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NASA to test nuclear reactor designed to power Mars colony

Staff Writer | July 6, 2017
For the past three years, NASA has been funding Kilopower, a project that aims to develop “a compact, low cost, scalable fission power system for science and exploration.”
Project Kilopower
For space   Project Kilopower
The project’s budget is around $15 million, and in September, the agency will unveil the fruits of their labor — a 1.9 meters (6.5 feet) tall generator designed to produce up to 1 kilowatt of electric power — during testing at the Nevada National Security Site.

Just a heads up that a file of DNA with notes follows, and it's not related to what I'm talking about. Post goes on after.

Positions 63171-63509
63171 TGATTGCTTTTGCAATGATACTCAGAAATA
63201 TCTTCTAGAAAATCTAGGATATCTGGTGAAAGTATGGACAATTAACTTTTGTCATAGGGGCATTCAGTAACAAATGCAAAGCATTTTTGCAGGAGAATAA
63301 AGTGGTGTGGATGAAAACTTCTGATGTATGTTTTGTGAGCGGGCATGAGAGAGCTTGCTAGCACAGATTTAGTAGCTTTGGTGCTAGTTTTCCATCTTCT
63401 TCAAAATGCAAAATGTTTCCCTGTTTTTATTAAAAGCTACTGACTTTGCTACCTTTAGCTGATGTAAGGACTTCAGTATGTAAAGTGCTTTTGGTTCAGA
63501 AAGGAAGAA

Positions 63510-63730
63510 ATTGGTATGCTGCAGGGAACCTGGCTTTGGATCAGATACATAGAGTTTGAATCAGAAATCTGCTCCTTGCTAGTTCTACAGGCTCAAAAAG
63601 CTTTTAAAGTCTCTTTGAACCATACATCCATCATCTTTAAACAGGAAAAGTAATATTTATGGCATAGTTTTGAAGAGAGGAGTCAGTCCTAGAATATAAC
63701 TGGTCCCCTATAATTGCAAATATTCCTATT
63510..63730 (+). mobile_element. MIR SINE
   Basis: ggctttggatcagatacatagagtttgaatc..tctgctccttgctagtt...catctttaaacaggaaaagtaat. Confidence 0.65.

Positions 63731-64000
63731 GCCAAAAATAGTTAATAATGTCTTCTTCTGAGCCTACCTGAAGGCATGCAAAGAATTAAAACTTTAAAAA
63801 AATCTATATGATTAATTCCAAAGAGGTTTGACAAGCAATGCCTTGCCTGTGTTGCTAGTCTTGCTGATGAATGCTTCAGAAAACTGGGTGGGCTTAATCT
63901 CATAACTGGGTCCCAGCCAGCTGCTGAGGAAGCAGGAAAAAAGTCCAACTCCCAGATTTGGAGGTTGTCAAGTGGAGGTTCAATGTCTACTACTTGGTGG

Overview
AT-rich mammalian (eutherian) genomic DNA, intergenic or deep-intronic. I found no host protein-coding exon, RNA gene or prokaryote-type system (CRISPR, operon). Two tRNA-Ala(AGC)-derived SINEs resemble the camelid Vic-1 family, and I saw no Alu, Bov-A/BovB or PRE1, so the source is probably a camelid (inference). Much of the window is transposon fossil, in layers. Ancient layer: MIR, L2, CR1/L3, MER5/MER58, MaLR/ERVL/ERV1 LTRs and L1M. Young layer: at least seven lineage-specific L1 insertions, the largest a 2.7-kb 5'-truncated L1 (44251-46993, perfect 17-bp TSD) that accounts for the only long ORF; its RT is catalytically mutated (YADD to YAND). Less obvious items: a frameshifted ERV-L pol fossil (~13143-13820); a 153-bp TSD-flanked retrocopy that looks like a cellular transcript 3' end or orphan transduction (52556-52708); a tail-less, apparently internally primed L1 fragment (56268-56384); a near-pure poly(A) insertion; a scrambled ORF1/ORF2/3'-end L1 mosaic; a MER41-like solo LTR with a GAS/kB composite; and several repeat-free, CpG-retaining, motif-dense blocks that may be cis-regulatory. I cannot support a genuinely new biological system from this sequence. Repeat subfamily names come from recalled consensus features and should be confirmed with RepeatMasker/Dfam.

Although other alternatives for generating power have been put forward, none are as viable as fission. Solar energy, for instance, would require that astronauts stick to regions that receive an adequate amount of sunlight.

“If you want to land anywhere, surface fission power is a key strategy for that,” Michelle Rucker, an engineer at NASA’s Johnson Space Center, told Space.com.

Project Kilopower marks something of a fission resurgence for NASA after a hiatus of more than 50 years.

The last time the agency operated a fission reactor was in 1965, when they launched the Systems for Nuclear Auxiliary Power (SNAP) project.

That project resulted in radioisotope thermoelectric generators (RTGs) that are still used to power spacecraft today, as well as the nuclear-powered spacecraft SNAP 10A, which stopped working 43 days after it was launched into space due to an electrical component failure.


 

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